Standalone to date
“Children can have a cruel, absolute sense of justice. Children can kill a monster and feel quite proud of themselves. A girl can look at her brother and believe they’re destined to be a knight and a bard who battle evil. She can believe she’s found the thing she’s been made for.
Hazel lives with her brother, Ben, in the strange town of Fairfold where humans and fae exist side by side. The faeries’ seemingly harmless magic attracts tourists, but Hazel knows how dangerous they can be, and she knows how to stop them. Or she did, once.
At the center of it all, there is a glass coffin in the woods. It rests right on the ground and in it sleeps a boy with horns on his head and ears as pointed as knives. Hazel and Ben were both in love with him as children. The boy has slept there for generations, never waking.
Until one day, he does…
As the world turns upside down, Hazel tries to remember her years pretending to be a knight. But swept up in new love, shifting loyalties, and the fresh sting of betrayal, will it be enough?”
I just don’t know about this one, y’all. Was anyone else confused about where exactly this is taking place (time, place, etc)? Because for some reason I spent the first quarter of the book ridiculously confused. Still, after I worked it all out, this was lovely.
“The only way to end grief was to go through it.”
1. The characters. This is going to be a common theme in this review but the characters felt a little vague. They started out great. When I read about Hazel’s dream of being a knight and Ben’s struggles with his affinity for music, I thought we were well on our way to having some great, interesting characters. While they are interesting and I liked reading about them, they weren’t my favorites. They were just a little… fuzzy for lack of a better word. I don’t know, you know how some characters just have that spark? Like there’s an X factor or something? I just couldn’t connect enough with the MC’s to get that. Still, I liked how their ‘strangeness’ (in relation to the outside world) was emphasized and embraced. It felt weird because it was supposed to be, you know? The one character that I think was really wonderfully developed was Jack. He’s just such a conundrum, having been a changeling that’s stuck in between two worlds. He just jived with me as a character and I could have read about him all day long.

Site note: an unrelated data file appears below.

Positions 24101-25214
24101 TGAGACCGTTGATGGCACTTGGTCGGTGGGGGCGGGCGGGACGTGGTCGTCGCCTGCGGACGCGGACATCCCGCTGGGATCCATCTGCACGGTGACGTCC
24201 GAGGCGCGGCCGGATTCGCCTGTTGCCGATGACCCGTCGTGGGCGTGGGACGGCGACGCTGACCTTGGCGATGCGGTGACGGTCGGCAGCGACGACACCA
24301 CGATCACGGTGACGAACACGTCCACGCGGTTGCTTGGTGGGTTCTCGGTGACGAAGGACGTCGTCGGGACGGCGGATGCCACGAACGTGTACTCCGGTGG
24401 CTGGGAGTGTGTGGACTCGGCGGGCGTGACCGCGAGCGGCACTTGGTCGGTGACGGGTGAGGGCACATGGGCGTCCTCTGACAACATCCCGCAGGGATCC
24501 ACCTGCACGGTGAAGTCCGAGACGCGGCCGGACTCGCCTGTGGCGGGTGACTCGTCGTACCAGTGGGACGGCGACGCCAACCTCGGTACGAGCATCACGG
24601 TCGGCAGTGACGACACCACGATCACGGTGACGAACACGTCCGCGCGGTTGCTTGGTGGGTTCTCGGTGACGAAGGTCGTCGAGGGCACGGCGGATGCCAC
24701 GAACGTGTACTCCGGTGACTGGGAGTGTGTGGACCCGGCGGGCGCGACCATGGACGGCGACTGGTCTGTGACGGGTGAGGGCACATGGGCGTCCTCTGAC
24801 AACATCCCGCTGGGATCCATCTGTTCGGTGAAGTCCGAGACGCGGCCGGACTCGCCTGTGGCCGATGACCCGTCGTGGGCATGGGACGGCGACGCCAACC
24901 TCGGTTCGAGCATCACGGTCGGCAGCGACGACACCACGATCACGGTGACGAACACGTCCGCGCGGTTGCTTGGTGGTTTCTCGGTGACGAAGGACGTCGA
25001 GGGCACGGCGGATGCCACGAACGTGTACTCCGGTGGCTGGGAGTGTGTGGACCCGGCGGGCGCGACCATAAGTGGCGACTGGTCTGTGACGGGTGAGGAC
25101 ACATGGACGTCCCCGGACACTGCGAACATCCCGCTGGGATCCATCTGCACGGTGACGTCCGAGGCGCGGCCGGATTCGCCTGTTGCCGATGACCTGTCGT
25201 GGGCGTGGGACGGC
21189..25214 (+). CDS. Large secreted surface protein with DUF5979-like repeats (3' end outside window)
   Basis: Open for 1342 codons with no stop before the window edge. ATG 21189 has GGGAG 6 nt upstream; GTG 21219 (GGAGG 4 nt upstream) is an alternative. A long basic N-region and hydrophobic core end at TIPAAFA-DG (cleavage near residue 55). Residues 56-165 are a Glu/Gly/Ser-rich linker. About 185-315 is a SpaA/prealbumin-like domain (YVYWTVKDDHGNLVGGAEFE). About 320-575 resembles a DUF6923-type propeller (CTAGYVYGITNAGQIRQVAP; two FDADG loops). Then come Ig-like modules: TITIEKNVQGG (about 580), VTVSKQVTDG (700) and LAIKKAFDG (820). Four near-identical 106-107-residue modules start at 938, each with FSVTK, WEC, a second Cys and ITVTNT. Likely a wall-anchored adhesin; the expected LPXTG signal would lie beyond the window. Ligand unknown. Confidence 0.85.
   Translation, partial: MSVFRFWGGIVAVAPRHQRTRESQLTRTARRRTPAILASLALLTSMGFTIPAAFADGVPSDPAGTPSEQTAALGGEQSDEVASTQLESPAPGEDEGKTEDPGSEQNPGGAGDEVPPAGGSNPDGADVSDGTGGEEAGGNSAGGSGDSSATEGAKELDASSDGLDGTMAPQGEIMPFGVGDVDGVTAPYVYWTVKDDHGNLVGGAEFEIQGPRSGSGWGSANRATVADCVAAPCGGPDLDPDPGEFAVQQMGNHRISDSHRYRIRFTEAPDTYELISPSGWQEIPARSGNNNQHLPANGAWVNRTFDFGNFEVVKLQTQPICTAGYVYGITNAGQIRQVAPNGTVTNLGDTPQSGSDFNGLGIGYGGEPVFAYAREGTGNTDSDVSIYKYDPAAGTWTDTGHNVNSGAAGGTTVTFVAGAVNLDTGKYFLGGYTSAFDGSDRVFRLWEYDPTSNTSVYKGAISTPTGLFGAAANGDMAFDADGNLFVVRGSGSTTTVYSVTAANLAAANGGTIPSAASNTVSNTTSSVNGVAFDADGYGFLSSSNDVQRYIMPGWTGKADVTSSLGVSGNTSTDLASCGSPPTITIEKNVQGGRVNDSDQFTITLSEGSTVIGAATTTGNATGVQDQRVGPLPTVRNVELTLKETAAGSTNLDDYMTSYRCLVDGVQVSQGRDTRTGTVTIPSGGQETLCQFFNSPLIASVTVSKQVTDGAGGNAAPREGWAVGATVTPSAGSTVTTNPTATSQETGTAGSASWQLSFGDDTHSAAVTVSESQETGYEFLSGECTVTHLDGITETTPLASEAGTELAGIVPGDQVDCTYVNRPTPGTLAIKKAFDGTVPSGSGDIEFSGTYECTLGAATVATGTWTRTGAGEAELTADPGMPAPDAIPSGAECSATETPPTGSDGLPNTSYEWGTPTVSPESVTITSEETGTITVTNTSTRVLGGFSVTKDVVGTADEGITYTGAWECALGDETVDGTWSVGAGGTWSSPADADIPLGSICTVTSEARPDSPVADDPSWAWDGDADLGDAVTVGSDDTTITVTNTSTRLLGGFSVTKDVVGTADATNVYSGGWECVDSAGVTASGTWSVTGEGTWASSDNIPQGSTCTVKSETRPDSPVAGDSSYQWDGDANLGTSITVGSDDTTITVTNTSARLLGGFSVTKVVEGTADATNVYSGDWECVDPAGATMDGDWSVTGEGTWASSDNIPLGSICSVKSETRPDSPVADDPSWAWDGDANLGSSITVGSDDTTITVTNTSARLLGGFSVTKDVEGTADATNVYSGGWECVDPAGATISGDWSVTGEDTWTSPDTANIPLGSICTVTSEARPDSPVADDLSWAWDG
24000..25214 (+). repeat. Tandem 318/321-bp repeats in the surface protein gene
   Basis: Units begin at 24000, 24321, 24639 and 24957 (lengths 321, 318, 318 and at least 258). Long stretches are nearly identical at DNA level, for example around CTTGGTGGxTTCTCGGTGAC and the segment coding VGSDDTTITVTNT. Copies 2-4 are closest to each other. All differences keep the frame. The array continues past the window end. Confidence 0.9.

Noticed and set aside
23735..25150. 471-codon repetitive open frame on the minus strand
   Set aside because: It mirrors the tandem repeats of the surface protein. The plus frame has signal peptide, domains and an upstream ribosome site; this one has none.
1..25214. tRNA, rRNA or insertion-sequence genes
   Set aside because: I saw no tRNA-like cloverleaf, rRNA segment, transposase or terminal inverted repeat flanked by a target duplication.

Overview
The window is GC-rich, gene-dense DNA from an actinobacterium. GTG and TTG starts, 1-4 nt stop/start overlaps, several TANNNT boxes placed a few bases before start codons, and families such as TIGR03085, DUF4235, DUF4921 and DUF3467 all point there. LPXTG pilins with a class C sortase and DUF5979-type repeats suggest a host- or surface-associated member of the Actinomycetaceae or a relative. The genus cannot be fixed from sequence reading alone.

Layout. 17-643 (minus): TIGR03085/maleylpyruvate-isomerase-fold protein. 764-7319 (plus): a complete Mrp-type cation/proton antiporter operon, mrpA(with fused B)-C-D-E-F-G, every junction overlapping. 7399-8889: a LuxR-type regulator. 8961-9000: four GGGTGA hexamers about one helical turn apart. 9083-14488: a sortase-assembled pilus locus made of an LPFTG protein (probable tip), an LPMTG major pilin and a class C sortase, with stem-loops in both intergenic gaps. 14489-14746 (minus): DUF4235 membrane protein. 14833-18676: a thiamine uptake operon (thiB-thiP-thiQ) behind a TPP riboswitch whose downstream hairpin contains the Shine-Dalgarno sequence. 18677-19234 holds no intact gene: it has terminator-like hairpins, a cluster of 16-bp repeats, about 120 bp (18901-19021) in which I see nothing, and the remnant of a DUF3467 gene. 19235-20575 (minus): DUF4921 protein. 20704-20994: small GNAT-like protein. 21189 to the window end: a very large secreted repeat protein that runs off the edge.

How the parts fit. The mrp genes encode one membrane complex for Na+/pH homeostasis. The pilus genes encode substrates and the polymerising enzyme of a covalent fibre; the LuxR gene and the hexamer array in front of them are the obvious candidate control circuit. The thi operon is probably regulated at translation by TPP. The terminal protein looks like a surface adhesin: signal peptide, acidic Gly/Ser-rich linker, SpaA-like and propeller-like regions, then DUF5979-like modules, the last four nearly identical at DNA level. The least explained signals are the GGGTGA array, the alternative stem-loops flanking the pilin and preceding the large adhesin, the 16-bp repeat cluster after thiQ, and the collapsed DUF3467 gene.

“We love until we do not. For us, love doesn’t fade gradually. It snaps like a branch bent too far.”
2. The plot. I thought this was really well plotted out for the most part. There were a few awkward handoffs between plotlines but there was an overall great hero’s journey thing going on that worked really well. I was able to read this in one sitting without feeling the need to set it down so that should tell you something! Where the characters got a bit vague and hard to follow, the plot stepped up and took the reins.
“I need to stop fantasizing about running away to some other life and start figuring out the one I have.”
3. The world. Like I said in the intro, for some reason I was really confused as to where it actually took place (I thought it took place in Faerie which is clearly wrong but I was very convinced) but honestly I think that’s just because I have this idea in my head when I pick up a book about faeries (not fairies) mainly based on Julie Kagawa’s series (what can I say, it must have made an imprint in my brain or something). Back to the point, though. While the human side was very well drawn, I could have used a bit more on the faerie side. The woods were just kind of this black hole where people and faeries disappeared into with no direction. I know I’m a bit obsessed with maps but I could have used a better mental map of the woods.
“Children can have a cruel, absolute sense of justice. Children can kill monsters and feel quite proud of themselves.
4. The romance. There’s a bit of LGBT+ rep in here with Ben being gay and I loved every second (an I also just express how glad I am that the author didn’t include it in the blurb, thereby making it a more normal thing as opposed to something that’s supposed to attract readers based on the novelty). There was a small love triangle but I honestly didn’t mind it too much mostly because it involved Ben, a bisexual (I’m assuming) horned prince, and a straight (presumably) Hazel. It sounds weird when you say it outright but it really worked with the atmosphere and the character’s dispositions. It was also just something different. I’ve never read about a love triangle with that kind of dynamic and it felt much fresher than the typical heterosexual love triangle. That aside, I thought the romances were all really sweet and there was no instalove in sight.
“Once, there was a girl who vowed she would save everyone in the world, but forgot herself.”
The Final Verdict:
Mystical, dark, and twisting, The Darkest Part of the Forest is an interesting study of the minds of children and the interactions between human and fae peoples.
Talk to me! Have you read this? What did you think of it? How do you feel about love triangles with different sexualities involved? Does that make a difference?